This is a certain moment in my return to Lebanon and the days I spent in the Shatila camp that I must share with you. For the suffering of Rokheia and her family should not go untold. The murder of her son with a bullet to the head must not be turned into collateral damage. The suffering of the children, quietly hidden behind innocent smiles, must not be mistaken.
The Syrian Army is no angel, but neither is the FSA (Free Syrian Army). The victims of this war are more than ever civilians. Army’s, rebels or fractions use them as shields, and we on the other side feel separate from this fact, as if these people could ‘just choose a good side’.
Documenting Lebanon in 2013 was no different than 2006. It was the all out destruction of humanity. The killings are complete madness. As if every age and every life is the enemy. I didn’t note down all the stories, but I remember people telling me with unmistakeable truth in their eyes, how they (the FSA) killed everything that moved: men, women, children, goats, dogs, chickens. Without any feeling, without any thought. “It was madness, as if the devil suddenly entered into our lives overnight. They burnt cars, homes, shops, even gardens, everything. All that remained was death, fire, and smoke and we felt we couldn’t breathe as we were hiding, watching it”. It was like a dream; it didn’t feel real. Yet it was very real!”
The suffering inflicted upon the Palestinian people has driven them to further violence, hatred, self-hatred, drug abuse, homelessness, suicide and other torments. “As Mohammed, a 22 year old Palestinian Syrian, took me to a shopkeeper in one of Shatila’s alleys to show me his selection of arms, he said clearly: “We’re at the gates of Hell here!”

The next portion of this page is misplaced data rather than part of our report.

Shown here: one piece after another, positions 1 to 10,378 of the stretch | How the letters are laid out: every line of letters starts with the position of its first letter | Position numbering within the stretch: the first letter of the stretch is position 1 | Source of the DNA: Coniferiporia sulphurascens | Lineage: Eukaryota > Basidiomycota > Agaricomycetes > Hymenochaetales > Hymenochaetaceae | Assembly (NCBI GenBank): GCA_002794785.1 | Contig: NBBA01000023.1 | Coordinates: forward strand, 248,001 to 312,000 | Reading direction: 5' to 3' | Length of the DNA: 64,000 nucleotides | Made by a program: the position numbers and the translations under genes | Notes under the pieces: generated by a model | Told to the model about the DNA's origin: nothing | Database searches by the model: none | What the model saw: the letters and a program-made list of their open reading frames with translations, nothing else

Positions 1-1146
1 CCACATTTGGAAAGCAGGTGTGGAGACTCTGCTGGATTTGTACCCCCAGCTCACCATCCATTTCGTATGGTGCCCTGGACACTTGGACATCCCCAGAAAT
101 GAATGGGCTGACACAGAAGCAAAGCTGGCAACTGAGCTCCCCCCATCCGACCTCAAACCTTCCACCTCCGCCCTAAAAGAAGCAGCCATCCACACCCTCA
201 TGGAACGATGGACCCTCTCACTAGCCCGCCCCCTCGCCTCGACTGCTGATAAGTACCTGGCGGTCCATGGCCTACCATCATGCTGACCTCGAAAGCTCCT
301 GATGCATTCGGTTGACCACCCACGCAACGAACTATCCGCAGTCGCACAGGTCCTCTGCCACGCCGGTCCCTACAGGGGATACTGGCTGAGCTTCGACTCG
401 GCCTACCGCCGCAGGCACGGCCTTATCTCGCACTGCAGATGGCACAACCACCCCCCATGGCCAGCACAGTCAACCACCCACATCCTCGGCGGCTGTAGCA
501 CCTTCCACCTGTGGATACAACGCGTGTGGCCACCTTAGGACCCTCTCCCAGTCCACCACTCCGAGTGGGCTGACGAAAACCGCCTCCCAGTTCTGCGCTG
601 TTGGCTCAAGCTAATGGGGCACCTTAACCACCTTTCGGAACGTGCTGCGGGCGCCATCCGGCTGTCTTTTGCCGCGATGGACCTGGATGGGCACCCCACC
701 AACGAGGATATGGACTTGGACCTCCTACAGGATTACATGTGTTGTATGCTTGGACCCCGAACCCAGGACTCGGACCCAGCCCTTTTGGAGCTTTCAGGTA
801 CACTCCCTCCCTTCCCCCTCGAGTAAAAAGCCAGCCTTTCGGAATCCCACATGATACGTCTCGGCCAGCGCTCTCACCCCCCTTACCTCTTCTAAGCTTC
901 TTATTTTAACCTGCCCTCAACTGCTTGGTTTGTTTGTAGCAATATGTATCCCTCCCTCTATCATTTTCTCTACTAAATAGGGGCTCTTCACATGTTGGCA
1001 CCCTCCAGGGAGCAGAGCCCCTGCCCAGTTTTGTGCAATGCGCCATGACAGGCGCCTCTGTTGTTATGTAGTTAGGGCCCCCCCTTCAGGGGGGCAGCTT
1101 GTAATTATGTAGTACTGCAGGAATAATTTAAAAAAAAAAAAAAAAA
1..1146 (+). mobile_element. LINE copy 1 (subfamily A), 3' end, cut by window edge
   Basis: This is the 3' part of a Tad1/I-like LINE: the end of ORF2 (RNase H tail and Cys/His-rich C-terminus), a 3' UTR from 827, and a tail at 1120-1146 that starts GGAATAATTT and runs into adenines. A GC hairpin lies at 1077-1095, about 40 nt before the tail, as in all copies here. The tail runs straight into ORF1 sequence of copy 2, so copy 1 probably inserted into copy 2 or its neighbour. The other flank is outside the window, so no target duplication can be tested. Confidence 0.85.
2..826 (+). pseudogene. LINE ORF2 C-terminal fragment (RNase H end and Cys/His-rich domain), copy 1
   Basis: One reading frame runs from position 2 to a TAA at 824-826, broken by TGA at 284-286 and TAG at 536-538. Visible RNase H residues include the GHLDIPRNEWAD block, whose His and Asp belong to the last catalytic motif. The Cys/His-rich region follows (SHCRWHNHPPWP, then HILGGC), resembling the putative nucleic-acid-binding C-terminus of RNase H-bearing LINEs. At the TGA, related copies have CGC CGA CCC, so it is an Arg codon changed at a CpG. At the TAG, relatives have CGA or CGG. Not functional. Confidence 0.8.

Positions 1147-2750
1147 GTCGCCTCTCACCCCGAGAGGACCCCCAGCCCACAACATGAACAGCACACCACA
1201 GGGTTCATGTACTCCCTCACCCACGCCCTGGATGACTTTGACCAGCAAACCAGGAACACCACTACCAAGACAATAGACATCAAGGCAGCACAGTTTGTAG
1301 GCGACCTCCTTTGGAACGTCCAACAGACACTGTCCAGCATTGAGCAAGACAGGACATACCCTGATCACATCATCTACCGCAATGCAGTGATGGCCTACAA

I continually urge my network to contribute and continue to actively work for the plight of the Palestinian people whom again are caught in the midst of the plays of the powerful. The Syrian conflict has not only displaced hundreds of thousands of Palestinians, but also Syrians. It makes no difference. I frown at the one sided mainstream media coverage of the conflict in Syria but the fact remains the suffering continues and more money will spill into bullets, than blankets for the forthcoming winter. I hope the campaigns staged by NGO’s and private organisations worldwide at least makes a noticeable difference to the hearts and daily subsistence of the men, women, children and families in this centre of this crisis.
I believe it’s important to understand soldiers, governments and whichever word you might choose for the opposing parties, freedom fighters, rebels or terrorists, depending on how much the media is rallying sympathy for their cause, are not the only ones who bear responsibility for the atrocities of war. Normal working people sanction war, support the waging of war, but if we take an honest look, those who don‘t kill are not separate from those who kill; we are all responsible for it. We are all responsible for the suffering of the children, for the abuse and for the injustice that is the daily reality for millions of people around the world.